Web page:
In his counseling practice, he does not recommend divorce because he considers it a hurtful and destructive act and in most cases there are other people involved.
“We see the Christian counselor‘s role as providing an opportunity for reconciliation. And for that reason, we are ethically bound not to involve ourselves in any way in encouraging a couple to move toward divorce. And this is consistent with the American Association of Christian Counselors code of ethics that we choose to follow,” he said of his approach.
In Hoffman‘s experience, the reason why many Christians seek divorce is not so much because of adultery but about differences they say they cannot resolve. Beset by “arguing and incompatible lifestyles,” they often avoid dealing with the commitment that they have made instead of working it out, he explained.
But “sophisticated interventions” are what they employ to help people feel safe and supported in horrendous marital situations where abuse is present, he continued, noting he has seen several of those in his over 20 years of practice.
“If there is someone that is being victimized in a marriage, we are going to take steps, including therapeutic separation, to help them keep a distance from one another while re-establishing a functional way of dealing with each other that minimizes vicitmization,” Hoffman said.
“And we need to limit the probability that people are going to hurt each other, even when there is not a victim [of physical abuse], when the relationship moves towards bitterness and hatred.”
People often come to his counseling practice because there is nowhere else where they can receive such support.
He reiterated that if Christians are serious about preventing divorce, they must “acknowledge that marriage is a reflection of our relationship to the Lord and that makes reconciliation in marriage a priority we would seek after with all of our life when we‘re in conflict in marriage.
“Because when we find ourselves in conflict with the Lord, our greatest hope is that in the end He will offer mercy and reconciliation through Jesus Christ. And we need to reflect that in our relationships first with the people who we‘re married to, our spouses, and then, through that, we learn how to offer that kind of mercy to others who are seeking, ultimately, reconciliation with Jesus Christ.”
Yet the unfortunate reality is that indeed some sincere Christians get divorced.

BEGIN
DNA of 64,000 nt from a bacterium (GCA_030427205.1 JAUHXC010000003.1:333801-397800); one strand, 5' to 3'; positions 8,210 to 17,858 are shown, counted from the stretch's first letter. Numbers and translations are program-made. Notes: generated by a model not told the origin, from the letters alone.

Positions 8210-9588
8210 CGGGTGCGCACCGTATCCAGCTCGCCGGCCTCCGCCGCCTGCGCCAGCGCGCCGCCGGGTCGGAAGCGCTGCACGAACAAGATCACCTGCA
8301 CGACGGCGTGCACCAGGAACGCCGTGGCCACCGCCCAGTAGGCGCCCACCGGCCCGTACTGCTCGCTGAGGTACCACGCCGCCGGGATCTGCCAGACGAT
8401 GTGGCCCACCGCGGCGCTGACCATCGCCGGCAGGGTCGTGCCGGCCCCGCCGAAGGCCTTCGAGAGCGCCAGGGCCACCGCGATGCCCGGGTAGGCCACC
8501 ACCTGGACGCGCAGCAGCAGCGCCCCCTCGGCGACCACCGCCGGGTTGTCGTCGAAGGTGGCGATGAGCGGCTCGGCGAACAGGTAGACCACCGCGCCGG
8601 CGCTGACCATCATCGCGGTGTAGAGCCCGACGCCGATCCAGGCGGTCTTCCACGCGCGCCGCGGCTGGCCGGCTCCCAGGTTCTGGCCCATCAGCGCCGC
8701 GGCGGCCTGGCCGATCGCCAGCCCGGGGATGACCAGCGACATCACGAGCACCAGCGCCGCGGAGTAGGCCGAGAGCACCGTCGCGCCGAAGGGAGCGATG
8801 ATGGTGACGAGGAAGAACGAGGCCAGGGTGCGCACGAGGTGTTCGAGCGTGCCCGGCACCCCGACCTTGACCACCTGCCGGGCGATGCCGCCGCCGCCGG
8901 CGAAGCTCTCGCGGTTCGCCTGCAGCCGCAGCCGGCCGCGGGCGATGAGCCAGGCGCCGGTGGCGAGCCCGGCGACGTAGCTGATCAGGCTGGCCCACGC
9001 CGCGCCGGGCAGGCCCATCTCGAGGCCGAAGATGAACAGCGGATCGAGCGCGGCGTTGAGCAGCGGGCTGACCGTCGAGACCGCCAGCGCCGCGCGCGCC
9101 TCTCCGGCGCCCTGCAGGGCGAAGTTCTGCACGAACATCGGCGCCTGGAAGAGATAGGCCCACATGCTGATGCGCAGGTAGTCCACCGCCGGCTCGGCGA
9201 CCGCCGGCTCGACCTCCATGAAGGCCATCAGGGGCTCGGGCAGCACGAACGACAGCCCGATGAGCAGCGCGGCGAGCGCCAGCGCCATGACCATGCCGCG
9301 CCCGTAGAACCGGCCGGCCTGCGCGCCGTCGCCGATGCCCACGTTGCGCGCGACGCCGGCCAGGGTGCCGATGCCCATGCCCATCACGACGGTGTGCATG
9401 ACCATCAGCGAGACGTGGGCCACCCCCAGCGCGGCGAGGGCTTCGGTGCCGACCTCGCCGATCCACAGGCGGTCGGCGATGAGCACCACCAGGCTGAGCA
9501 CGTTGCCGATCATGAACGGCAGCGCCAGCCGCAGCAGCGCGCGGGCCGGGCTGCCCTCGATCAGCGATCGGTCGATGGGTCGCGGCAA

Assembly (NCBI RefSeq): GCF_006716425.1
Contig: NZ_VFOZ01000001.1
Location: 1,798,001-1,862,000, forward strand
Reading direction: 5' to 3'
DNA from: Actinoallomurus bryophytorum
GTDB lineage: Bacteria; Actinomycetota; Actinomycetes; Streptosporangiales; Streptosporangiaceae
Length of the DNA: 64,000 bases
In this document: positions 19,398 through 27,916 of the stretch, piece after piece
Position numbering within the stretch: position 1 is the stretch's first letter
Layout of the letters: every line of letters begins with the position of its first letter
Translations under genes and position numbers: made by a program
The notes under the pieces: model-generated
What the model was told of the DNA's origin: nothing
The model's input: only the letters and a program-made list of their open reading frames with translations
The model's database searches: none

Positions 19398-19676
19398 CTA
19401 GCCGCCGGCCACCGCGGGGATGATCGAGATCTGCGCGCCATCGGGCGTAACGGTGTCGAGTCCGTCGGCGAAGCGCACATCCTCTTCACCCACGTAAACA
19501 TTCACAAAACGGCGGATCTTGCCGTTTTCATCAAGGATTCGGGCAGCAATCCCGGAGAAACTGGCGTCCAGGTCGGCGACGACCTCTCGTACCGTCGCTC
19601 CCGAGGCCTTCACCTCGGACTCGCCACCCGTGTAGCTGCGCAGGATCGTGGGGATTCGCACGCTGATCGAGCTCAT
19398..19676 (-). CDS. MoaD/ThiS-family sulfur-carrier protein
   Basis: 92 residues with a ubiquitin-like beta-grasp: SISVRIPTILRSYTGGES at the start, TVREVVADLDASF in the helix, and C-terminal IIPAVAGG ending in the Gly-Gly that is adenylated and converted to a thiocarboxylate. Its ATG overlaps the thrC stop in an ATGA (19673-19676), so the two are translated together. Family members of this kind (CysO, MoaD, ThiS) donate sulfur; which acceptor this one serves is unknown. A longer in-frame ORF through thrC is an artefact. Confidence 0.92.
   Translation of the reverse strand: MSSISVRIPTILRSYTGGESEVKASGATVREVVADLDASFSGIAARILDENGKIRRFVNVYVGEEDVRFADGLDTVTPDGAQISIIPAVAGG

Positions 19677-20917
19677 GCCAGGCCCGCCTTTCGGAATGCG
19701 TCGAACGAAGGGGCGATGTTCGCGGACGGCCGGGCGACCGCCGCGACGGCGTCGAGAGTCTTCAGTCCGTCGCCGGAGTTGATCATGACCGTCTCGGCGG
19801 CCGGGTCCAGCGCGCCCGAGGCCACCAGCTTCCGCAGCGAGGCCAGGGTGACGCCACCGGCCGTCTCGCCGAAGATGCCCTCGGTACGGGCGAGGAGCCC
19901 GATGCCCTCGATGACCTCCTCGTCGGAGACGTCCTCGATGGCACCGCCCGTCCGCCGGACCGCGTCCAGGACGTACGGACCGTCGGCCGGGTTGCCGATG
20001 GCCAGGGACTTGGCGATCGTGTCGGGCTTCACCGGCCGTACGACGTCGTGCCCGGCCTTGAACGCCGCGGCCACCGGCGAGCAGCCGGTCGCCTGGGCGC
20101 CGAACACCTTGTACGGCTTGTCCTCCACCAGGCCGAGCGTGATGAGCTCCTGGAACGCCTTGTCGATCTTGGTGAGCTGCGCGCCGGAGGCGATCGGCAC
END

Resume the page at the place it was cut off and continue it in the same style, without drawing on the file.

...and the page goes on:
Lay minister: Meeting people at their point of need
Bob Pedersen, who is an auditor by day but also coordinates DivorceCare as a lay minister at his church, Burke United Methodist in Burke, Virginia, just outside Washington, D.C., wishes Christians would think before they speak to persons going through it.
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“If I could get people to understand one thing is that if they have not been through separation and divorce themselves they really do not know what it is like. It is unlike anything that anybody has ever been through,” Pedersen said in a recent CP phone interview.
That lack of understanding often leads to non-divorced people giving unwanted and unhelpful advice to people who are in the midst of this deep pain, he said.
People who come to his DivorceCare classes range from avowed atheists, Jews, Muslims, and believing Christians, to people who profess nothing as it pertains to faith, known today as “nones.”
“People who profess Christ are often bewildered at the fact they are going through divorce. It‘s very difficult for them,” he said.
“My view is that Jesus met them at their point of need. And He didn‘t define their need for them. Their need was defined by their circumstance and the decisions they made and whatever else and He met them at that point of need. And that‘s what I try to do. Offer people hope.”
His first aim is to create a safe, confidential environment each week where people are free to share whatever is on their mind, a space where people can process their bewilderment and trauma with others in similar situations in a tumultuous time in their lives.
“And the second part is that somehow in the turmoil they would come to see hope, and see rays of light to grasp onto and to know that they can get through this.”
The most difficult divorce journeys are ones that were brought about because children were being abused by one of the spouses.
“Those folks are really hurting. And some people have a tough time because if you look at the Scripture, the ink on the paper, there are only two legitimate reasons for divorce. People are often wrestling about how closely they can follow the Bible. And they‘re often wrestling with what constitutes a ‘nonbeliever‘ leaving,” he said, referring to 1 Corinthians 7:15.
When asked what he would say to the church in America if he had a few minutes to stand in front of every congregation in the United States on Sunday and talk to them about ministering to divorced or divorcing people, Pedersen emphasized keeping a few important things in mind.
“Number one, we are all sinners. Please keep that in mind. And the other thing I would say to that is that God wants our proximity a lot more than He wants our performance. So my view is: Get your heart aligned, get your heart in the right place, and your behavior will follow. If you hammer people just with the behavior, how does that make you different from the Pharisees?”
He urges Christians of good will to table their differences to work together to minister to these hurting people.
“It is true that grace and truth came through Jesus Christ. And grace is mentioned first. It‘s a very difficult balance, and it‘s not one that I pretend to always get right.”</p